As Brexit talks approach and the start of Britain's exit from the European Union looks set to get under way, the Information Commissioner's Office (ICO) has warned companies not to ignore the bloc's new data-protection regulations, due to come into effect in 2018.
The European Commission's (EC) General Data Protection Regulation (GDPR) aims to streamline data-protection frameworks and citizens' rights across the EU. Brussels has called it an attempt to make "Europe fit for the digital age."
The GDPR would ensure that the personal data of victims, witnesses and suspects of crime in the EU are duly protected. It would also facilitate cross-border cooperation in the fight against crime and terrorism, according to the EC.
It enters into force on 5 May 2018, and EU member states have to transpose it into their national law by 6 May 2018.
Speaking at Wealth Management Association's Financial Crime Conference on Thursday (26 January 2017), Garreth Cameron, group manager for business and industry at the Information Commissioner's Office, said: "I keep getting quips from industry executives that we're leaving the EU, should we really be bothered about making room for GDPR compliance? My riposte is, as far as anyone can tell, Britain would still be a member of the EU in 2018, regardless of where Brexit talks are heading."
Cameron added that even after Brexit, the British government would ensure a similar level of regulatory framework.
"Companies would find it beneficial to ensure compliance to GDPR standards. Data protection is a challenge for both governments and companies alike. We are 20 years into our first data-protection act, and still asking searching questions about the direct of travel... newer challenges are emerging. So don't view compliance standards as a burden but something to enhance corporate reputation with."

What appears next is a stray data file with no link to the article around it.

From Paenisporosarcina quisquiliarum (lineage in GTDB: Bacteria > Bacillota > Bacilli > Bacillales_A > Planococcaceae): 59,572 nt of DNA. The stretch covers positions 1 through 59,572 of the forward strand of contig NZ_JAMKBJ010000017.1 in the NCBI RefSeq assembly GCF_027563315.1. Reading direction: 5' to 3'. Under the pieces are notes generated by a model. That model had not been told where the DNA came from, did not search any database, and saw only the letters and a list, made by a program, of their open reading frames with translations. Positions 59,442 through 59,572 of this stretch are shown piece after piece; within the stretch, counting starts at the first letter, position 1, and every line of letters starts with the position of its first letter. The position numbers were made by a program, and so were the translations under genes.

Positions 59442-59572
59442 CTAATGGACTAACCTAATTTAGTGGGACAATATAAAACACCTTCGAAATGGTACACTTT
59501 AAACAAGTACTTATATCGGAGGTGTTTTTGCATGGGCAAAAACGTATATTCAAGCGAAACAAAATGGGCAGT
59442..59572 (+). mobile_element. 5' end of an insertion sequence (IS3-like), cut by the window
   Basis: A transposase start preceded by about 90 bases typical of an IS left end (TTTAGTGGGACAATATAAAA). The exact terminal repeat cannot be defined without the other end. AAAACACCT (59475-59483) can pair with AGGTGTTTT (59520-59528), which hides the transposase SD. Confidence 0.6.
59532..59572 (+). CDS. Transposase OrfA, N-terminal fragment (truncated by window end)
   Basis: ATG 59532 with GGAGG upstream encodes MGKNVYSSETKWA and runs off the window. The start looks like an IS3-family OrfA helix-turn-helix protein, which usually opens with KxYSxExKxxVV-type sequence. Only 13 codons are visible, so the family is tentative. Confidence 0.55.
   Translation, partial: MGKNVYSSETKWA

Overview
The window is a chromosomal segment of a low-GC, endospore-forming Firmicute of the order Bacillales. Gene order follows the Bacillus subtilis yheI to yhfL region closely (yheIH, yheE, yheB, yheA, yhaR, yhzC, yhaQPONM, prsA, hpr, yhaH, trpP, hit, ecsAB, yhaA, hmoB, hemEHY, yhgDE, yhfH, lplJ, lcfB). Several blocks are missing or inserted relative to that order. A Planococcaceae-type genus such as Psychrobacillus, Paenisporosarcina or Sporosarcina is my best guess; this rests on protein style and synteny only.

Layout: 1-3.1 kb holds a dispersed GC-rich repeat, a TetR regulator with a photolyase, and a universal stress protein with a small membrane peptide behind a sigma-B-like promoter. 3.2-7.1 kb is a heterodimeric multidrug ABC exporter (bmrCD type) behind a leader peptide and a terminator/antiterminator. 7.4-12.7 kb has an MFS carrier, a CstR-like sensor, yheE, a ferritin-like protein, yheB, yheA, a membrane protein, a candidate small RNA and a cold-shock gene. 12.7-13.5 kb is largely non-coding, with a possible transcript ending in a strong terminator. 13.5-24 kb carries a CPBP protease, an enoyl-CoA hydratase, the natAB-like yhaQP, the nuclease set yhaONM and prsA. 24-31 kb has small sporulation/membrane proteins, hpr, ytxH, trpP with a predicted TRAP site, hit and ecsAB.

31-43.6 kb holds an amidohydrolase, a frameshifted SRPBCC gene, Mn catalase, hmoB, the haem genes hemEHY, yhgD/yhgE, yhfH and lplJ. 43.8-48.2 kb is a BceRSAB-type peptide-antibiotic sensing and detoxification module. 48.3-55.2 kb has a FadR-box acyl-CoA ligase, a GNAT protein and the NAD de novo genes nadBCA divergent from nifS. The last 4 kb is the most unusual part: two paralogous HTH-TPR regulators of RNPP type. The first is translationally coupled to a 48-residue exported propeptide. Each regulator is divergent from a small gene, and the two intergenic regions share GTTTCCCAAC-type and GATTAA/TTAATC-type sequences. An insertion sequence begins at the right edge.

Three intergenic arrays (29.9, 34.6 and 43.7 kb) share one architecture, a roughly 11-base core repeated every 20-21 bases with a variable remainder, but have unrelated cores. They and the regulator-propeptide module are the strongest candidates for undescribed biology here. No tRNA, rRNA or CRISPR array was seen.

No tussle with the FCA
Cameron also denied that there was some kind of rivalry between the ICO and the Financial Conduct Authority (FCA) when it comes to probing and penalising errant players in the finance and banking community.
"We have very good relations at a policy level with the FCA. If there has been a breach that is very large, we have a conversation with the FCA to determine which regulator should take this forward. At times, both regulators act."
Cameron said that like all regulators, the ICO has a range of tools that are available: "Education and advice is our default position. Unless a horrendous breach has taken place demands that we take punitive action, we actually work with business." Commenting on recent high-profile breaches including TalkTalk and Sony, Cameron said that each incident is always a trigger for a conversation to avoid a repeat in the future.
"Furthermore, companies need to undertake a fundamental rethink about the kind and volume of data they hold. The more they have, the more they are vulnerable in the event of breach. So sometimes a data audit is useful to determine holding what is necessary when it comes to end users and customers."